INDEPENDENCE — On a day for reflecting on race in America, LeBron James considered Martin Luther King Jr.’s ultimate sacrifice.
A life given for love.
“He had a vision and he took a bullet for all of us,” James said.
As he and the Cavaliers prepared Monday to host the defending champion Golden State Warriors, one of 11 games on the NBA’s holiday schedule, James said honoring King’s memory and message is more vital than ever.
“For us to stand here even though we’re trying to be divided right now by somebody, today is a great day for people to realize how America was built and how we all have to stand united in order to be one,” he said. “Especially as Americans because we believe, we all know and we all believe, this is the greatest country in the world.”
That “somebody” James was referring to is President Trump, whom the Cavaliers star has openly criticized in the past. While not saying Trump’s name, James again made it clear he opposes some of the president’s rhetoric.
Trump is marking his first King holiday in office buffeted by claims he used a vulgarity to describe African countries and questioned the need to allow more Haitians into the U.S.
“The state of racism will never die, but what we cannot do is allow it to conquer us as people. We can’t allow it to divide us,” said James, the four-time league MVP. “The guy in control has given people and racism, and negative racism, an opportunity to be out and outspoken without fear. And that’s the fearful thing for us because it’s with you, and it’s around every day. But he’s allowed people to come out and just feel confident about doing negative things.
“We can’t allow that to stop us from continuing to be together and preach the right word of living and loving and laughing and things of that nature. Because would we want to live anywhere else? I don’t think so. We love this place.”
James applauded the league’s efforts to promote the legacy of the civil rights leader who was killed 50 years ago on a motel balcony in Memphis, Tenn.. James has visited the site of King’s slaying, calling the experience “very eerie and powerful.” The father of three said he looks forward to taking his kids there.
James says he tries to uphold King’s message of empowerment through his foundation.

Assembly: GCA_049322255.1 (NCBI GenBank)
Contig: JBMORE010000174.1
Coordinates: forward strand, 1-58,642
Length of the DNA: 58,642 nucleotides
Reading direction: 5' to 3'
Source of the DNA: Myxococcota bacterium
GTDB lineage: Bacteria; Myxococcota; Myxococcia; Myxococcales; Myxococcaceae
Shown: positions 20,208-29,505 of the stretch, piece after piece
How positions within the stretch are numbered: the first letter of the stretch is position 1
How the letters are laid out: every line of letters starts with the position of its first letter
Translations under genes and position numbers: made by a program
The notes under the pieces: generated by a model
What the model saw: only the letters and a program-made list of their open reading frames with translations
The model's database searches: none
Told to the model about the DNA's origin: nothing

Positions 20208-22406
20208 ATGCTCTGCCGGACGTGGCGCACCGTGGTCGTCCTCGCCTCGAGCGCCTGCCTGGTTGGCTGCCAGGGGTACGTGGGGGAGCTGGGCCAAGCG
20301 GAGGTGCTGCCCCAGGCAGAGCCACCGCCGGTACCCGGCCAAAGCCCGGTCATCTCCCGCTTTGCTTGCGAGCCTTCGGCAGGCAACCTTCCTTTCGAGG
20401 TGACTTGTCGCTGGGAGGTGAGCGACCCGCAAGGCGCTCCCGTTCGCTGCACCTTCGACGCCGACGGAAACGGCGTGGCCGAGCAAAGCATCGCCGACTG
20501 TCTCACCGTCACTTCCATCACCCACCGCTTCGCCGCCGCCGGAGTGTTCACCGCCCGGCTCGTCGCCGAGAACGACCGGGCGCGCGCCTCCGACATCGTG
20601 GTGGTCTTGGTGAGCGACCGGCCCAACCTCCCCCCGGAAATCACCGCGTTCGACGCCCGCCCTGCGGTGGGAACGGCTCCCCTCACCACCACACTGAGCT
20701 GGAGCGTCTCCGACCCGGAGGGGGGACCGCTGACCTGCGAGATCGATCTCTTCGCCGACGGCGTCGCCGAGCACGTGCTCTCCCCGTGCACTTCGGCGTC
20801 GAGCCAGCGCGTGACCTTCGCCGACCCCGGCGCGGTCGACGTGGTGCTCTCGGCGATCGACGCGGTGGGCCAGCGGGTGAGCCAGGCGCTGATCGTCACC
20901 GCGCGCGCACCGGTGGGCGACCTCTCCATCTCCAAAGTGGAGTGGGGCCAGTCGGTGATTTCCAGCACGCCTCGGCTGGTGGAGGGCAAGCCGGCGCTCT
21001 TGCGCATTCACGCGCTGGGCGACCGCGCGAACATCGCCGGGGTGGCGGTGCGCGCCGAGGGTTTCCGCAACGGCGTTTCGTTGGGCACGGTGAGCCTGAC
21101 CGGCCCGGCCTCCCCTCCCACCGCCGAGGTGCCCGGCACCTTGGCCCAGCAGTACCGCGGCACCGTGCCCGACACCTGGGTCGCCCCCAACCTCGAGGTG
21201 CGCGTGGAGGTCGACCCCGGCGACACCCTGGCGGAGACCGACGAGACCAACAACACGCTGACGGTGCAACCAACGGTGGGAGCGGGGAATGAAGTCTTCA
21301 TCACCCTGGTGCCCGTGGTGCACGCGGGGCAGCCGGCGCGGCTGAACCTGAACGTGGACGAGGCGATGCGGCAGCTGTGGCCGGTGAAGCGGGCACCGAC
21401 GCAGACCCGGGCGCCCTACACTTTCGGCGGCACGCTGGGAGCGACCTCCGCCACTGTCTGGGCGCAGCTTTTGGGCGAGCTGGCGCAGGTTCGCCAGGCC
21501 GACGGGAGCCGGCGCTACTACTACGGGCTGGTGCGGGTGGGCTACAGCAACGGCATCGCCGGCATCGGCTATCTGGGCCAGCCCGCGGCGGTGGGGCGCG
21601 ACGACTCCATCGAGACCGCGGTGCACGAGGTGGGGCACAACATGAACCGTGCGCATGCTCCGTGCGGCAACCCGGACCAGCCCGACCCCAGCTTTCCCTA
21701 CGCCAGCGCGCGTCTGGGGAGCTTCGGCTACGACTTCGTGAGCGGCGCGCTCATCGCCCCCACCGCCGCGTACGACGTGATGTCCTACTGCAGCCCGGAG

“I hope I made him proud,” James said.
In 2016, James, along with fellow NBA stars and close friends Dwyane Wade, Chris Paul and Carmelo Anthony, stood on stage at the ESPYs and delivered a speech to raise awareness for social change and action. James has the date — 07 13 2016 — written on his sneakers as a reminder of the speech.
“We are in a difficult state right now as Americans as well with the leader of our country,” he said. “But no matter the religion, no matter the shapes and sizes, we all have to continue to come together and shine a brighter light on ... I don’t want to use the word stupidity, but that’s basically what it comes down to.
“And because we’ve built such an incredible country and for us to be able to live free lives and be able to work and work together, no matter the color of skin tone or things of that nature. Or religion. And we have to continue that and that date, I put it on my shoes because it always reminds me of our conversation. The conversation of how to continue to keep people involved. And giving the youth an opportunity to be as creative and as aware as they can be.”
- Playoffs? Playoffs? Tyronn Lue feels certain postseaon in Cavs' future despite recent struggles, overall dysfunction
- Witnesses forever changed by MLK's final days
- King's heirs still grappling with his killing 50 years later
- Elyria man suggests renaming Middle Avenue for Martin Luther King Jr.
- Failing to finish: Cavaliers fumble away fourth quarter, fall to Warriors for fourth straight loss and ninth in 12 games
- Cavs notes: Ready for the postseason? Not Cavs
- Oberlin gathers for annual Rededication to the Dream
- Annual celebration at Elyria High School becomes birthday party for King
- Martin Luther King Jr. Day call to action
- Celebrating Martin Luther King Jr.'s message